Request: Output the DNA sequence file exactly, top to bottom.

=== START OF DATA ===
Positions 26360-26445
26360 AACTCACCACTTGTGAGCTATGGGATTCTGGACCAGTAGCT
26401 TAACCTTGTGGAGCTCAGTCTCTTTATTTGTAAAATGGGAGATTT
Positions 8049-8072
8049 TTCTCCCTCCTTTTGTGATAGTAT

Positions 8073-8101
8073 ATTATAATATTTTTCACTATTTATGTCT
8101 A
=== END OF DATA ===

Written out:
Positions 26360-26445
26360 AACTCACCACTTGTGAGCTATGGGATTCTGGACCAGTAGCT
26401 TAACCTTGTGGAGCTCAGTCTCTTTATTTGTAAAATGGGAGATTT
Positions 8049-8072
8049 TTCTCCCTCCTTTTGTGATAGTAT

Positions 8073-8101
8073 ATTATAATATTTTTCACTATTTATGTCT
8101 A